If the dragon is cooperative, just set up something for him to rest his stump on- either a teepee type frame with a cushiony 'seat' or a table like thing with a cushion. Quick and easy, and he can take his stump off and get up without assistance. This is assuming he can lie on his side partially or fully- and he'll need protection from bed sores. He should be able to get up regularly and move around though.

He is lying on his side, and, at least until the doctor arrives on the scene, I was going to have other dragons present take turns to help hold up his limb. Like how dolphins will help their sick podmates keep afloat.


There are other options too, depending- wrapping it up against his body with a figure 8 bandage that ideally keeps his wings free.

The dragon will need PT to keep the remaining arm and the rest of his body moving and his joints from locking up and getting adhesions. It will also reduce pain overall. Even though PT usually hurts, sitting around allows pain signals to go into overdrive such that everything hurts.

Forgive my ignorance, it is rather late here, but uh... PT?

mirandashell
11-07-2013, 03:58 PM
Physical Therapy

WeaselFire
11-07-2013, 05:50 PM
Lizards don't bleed like humans. Not sure if it matters since there are no recorded operations on dragons who have had a limb severed by a laser...

Besides, lasers don't shoot or blast. They're a beam, not an exploding projectile.

Jeff

GeorgeK
11-08-2013, 12:59 AM
[/QUOTE]


So, there's a fairly common misunderstanding about cauterizing a wound, it works when the wound is small, when it's large it's just a burn, and burns seep fluids. True



Honestly, depending on the technology, losing a limb is fatal, no matter how well the wound is closed the arteries and veins have to be pinched off. Believe or not they'll shift to take care of the stump fairly quickly, but unless they have some sort of healing factor they'll bleed out really fast.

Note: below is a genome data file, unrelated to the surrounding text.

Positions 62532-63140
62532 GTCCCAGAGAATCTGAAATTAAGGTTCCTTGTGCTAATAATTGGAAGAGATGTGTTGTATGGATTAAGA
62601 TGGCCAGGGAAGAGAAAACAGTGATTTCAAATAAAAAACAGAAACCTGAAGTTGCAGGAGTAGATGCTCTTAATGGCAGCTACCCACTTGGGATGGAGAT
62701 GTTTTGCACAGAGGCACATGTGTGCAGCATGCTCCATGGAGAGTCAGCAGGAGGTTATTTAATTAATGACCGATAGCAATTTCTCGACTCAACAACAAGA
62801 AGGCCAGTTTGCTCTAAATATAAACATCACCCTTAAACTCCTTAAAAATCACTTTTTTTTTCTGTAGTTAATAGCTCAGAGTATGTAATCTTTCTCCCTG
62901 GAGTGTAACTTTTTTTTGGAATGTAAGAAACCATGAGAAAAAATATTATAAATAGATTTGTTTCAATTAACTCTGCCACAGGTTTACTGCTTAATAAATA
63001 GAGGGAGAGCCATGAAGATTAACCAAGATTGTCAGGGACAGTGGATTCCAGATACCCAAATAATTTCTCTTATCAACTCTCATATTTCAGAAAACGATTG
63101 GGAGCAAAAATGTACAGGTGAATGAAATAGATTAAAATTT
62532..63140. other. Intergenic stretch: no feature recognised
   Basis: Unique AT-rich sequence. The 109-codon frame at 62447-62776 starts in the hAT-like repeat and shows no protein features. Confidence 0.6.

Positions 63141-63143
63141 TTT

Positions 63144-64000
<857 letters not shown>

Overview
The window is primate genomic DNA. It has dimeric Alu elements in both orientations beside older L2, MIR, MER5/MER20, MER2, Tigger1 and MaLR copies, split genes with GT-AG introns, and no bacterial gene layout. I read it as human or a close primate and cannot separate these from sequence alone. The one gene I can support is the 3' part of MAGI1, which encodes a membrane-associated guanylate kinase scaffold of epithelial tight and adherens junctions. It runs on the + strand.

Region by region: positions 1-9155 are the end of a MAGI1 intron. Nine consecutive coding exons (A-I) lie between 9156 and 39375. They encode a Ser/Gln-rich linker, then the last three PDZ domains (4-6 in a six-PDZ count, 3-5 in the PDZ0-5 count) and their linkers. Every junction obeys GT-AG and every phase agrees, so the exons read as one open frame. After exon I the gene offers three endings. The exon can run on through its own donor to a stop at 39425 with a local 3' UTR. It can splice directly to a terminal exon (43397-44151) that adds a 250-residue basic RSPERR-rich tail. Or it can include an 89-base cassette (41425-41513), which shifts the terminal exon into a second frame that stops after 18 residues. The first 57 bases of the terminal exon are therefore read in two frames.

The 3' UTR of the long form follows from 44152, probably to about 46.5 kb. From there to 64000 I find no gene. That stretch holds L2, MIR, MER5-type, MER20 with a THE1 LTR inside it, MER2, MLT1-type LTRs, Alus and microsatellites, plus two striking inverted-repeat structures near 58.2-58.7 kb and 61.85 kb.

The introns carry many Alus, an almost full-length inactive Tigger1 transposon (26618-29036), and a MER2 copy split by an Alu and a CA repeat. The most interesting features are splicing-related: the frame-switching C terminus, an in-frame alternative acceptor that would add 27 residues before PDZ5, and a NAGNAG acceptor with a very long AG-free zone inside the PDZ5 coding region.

That's a bit oversimplified and there are plenty of examples in history of amputees. The key is closing the wound. A guillotine amputation is basically a death sentence either from exsanguination, dehydration or infection. That suffered on the battlefield will have to be revised by a surgeon. Adding a burn on top of that is not going to help. You need at least a skin flap, preferably a myocutaneous flap to cover and close the wound


As far as the wound dressing goes, it needs to be kept clean and the drainage has to be removed. We have a number of drains that do that in real life. Also, changing a dressing hurts like hell. I've seen incredibly strong men whimper and cry when they're dressing is changed, and that's normally after a pain killer. dressings on burns yes, but not on the typical surgical wound.


Lizards don't bleed like humans. Not sure if it matters since there are no recorded operations on dragons who have had a limb severed by a laser...

Besides, lasers don't shoot or blast. They're a beam, not an exploding projectile.

JeffI'm not sure if dragons are lizards at all. If the story has dragons I'd buy some special regenerative ability.

I've used a variety of lasers in the operating room. Depending on the type of laser and the settings some things get cut, some vaporized, some cauterized, and yes some can explode.

Varthikes
11-09-2013, 02:54 PM
I probably should add that this story is set in the future--the mid-22nd Century, to be exact.

Though, I guess that would be obvious with the cause of injury--a laser weapon.